Code of Conduct Complaint Filed Against Convoy Lawyer
A lawyer who was part of the legal team representing some of the Freedom Convoy organizers is the subject of a complaint to the Law Society of Alberta.
Keith Wilson worked for the Justice Center for Constitutional Freedoms (JCCF), a legal organization and registered charity based in Calgary, when he was part of that team at the height of the protest in Ottawa.
Richard Warman, an Ottawa human rights lawyer, alleges Wilson violated his professional code of conduct and filed a formal complaint with the Law Society of Alberta.
JCCF President John Carpay is already under a code of conduct investigation for hiring a private detective to track a judge who was presiding over one of the Justice Center cases last year.
Trudeau compared to Hitler
In the complaint letter dated February 25, 2022 and obtained by CBC, Warman writes that Wilson posted “material urging police officers to disobey their oath to uphold and uphold the law because it would benefit his clients.”
Warman points to a tweet posted by Wilson showing a video of an Edmonton police officer supporting truckers and thanking them “for standing up to the cops.”
“To the hundreds of additional police who are currently massing in Ottawa to soon raid/arrest their fellow Canadians protesting for Charter rights, watch this video. Decide which side of the story you are on. The world is yours. look,” Wilson wrote on Twitter on Feb. 16. 9, 2022.
This post violates the Law Society of Alberta’s code of conduct, the complaint alleges. For example, the code states that “when acting as a lawyer, a lawyer must represent his client decisively and honorably within the limits of the law” and that “a lawyer must encourage the respect of the public and try to improve the administration of justice”.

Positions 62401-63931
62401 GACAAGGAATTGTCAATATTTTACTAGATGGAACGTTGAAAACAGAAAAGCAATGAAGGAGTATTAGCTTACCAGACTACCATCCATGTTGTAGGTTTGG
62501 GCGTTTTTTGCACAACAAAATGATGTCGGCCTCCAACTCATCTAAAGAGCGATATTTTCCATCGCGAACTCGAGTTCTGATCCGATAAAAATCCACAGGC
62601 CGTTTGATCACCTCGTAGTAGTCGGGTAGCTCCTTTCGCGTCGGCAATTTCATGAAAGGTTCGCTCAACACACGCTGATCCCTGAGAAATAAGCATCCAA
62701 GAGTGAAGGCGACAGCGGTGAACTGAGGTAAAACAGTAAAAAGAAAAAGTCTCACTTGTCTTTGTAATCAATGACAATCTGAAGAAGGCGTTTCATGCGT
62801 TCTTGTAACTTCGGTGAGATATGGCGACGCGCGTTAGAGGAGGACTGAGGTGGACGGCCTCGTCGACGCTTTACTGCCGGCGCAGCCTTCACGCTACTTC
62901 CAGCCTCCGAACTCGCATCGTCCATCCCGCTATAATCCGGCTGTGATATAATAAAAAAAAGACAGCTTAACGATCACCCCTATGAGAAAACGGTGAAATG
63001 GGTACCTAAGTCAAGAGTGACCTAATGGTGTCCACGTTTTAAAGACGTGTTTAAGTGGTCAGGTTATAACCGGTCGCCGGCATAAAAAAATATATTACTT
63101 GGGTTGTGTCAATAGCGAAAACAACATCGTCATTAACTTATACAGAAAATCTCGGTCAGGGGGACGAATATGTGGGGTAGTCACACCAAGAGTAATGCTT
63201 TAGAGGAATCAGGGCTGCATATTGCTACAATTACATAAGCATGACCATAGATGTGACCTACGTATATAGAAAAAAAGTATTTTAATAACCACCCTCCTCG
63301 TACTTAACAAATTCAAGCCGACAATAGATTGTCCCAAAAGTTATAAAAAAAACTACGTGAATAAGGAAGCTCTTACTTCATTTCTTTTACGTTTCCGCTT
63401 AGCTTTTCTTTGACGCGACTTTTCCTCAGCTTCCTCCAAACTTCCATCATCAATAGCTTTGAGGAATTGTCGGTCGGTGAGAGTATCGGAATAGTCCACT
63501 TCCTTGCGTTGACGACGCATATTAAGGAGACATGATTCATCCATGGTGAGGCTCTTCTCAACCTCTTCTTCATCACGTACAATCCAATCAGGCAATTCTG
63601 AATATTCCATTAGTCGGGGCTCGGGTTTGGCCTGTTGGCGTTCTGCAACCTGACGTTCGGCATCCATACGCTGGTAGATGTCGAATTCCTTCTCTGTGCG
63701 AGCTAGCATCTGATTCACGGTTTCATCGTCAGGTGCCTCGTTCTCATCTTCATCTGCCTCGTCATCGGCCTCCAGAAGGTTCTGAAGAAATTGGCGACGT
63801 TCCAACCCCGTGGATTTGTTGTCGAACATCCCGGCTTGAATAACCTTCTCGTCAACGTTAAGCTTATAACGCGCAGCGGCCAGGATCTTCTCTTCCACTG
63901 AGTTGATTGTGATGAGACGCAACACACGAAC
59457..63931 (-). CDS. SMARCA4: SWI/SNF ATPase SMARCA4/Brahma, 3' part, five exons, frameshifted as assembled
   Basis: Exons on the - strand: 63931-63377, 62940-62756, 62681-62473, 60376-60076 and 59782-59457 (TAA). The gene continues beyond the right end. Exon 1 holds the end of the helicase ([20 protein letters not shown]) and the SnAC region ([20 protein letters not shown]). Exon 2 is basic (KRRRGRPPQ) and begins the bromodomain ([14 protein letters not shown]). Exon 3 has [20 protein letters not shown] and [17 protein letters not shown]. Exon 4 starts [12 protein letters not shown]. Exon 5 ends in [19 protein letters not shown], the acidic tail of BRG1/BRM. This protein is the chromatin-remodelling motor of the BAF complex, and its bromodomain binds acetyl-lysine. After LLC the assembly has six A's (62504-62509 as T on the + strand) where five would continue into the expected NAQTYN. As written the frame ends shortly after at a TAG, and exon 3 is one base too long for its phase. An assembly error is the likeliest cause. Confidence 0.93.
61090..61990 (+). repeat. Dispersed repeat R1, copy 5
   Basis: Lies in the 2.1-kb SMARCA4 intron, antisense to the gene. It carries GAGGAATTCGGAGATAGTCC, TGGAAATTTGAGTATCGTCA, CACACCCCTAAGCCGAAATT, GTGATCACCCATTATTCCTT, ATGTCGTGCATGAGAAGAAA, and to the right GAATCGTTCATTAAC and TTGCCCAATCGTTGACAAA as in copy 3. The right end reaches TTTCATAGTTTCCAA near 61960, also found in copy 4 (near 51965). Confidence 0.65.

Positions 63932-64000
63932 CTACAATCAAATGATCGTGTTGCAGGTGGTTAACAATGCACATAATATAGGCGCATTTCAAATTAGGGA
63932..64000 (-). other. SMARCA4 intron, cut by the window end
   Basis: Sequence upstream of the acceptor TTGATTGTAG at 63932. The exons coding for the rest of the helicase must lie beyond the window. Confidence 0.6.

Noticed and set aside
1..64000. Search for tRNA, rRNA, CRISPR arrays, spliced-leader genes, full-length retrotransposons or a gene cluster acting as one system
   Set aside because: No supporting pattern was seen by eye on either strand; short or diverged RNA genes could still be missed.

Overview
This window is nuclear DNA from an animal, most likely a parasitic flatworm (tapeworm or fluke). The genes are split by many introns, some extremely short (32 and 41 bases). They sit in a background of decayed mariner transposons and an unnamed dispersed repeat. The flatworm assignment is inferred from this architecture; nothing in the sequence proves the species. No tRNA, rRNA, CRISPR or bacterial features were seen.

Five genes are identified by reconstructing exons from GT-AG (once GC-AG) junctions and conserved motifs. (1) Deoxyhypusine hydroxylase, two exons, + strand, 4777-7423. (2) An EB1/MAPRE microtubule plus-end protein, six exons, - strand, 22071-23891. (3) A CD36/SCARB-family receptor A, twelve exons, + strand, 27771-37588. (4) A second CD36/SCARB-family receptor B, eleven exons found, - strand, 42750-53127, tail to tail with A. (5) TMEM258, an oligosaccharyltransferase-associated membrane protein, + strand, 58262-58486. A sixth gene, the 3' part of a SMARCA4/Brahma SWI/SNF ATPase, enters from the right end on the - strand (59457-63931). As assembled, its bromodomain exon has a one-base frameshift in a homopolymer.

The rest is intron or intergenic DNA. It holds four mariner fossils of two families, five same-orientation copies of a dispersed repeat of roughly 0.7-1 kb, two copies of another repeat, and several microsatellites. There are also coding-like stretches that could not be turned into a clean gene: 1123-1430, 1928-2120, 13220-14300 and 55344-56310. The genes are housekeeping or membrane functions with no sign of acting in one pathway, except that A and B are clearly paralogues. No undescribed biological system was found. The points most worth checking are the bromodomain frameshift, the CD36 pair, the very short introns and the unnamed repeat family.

Warman also alleges that Wilson engaged “in trivializing the Holocaust by retweeting material comparing Justin Trudeau to Adolf Hitler,” with the hashtag FreeTamara in reference to convoy organizer Tamara Lich, who was arrested in the time. In the tweet, “Blackface” refers to the fact that Trudeau previously admitted to wearing blackface many years ago.
According to his letter of complaint, Warman believes that these tweets violate various rules of the code of ethics, such as the one which requires that within the framework of a professional practice, a lawyer must not communicate with anyone “in an abusive manner , offensive, or otherwise inconsistent with the proper tone of professional communication from an attorney.”
For his part, Wilson wrote the following in response to CBC/Radio-Canada’s request for comment: “I am aware of the complaint filed against me with the Law Society of Alberta by Mr. Warman. Since the case is now before the company law, I will not comment on it until this process is complete, or at all. »
The Law Society of Alberta declined to comment because complaints and investigations are confidential.
“Cases only become public when citations are issued and a complaint is directed to a public hearing,” the bar wrote in response to the CBC/Radio-Canada question.
The president of the JCCF already indicted
JCCF founder and president, lawyer John Carpay, admitted last year to hiring a private detective to surveil a Manitoba judge and senior officials.
Chief Justice Glenn Joyal of Manitoba’s Court of Queen’s Bench was presiding over a case launched by the JCCF on behalf of a group of Manitoba churches opposing provincial pandemic health orders.
The detective followed the judge to his private residence and cottage to see if he was following COVID-19 public health rules.
Carpay and another JCCF lawyer apologized in court to Joyal.
The Canadian Bar Association and the Manitoba Bar Association have strongly denounced the use of a private investigator against a judge.
At the time, Warman also filed a complaint in this matter with the Law Society of Alberta, but was informed that the Law Society of Manitoba was overseeing the matter and an investigation was already underway.
JCCF’s own board of directors unreservedly condemned Carpay’s decision to follow a judge and announced that he would take indefinite leave from the Justice Center in July 2021.
However, the following month, Carpay resumed his responsibilities as chairman.
The Law Society of Manitoba confirmed to Radio-Canada/CBC that it is still investigating the case.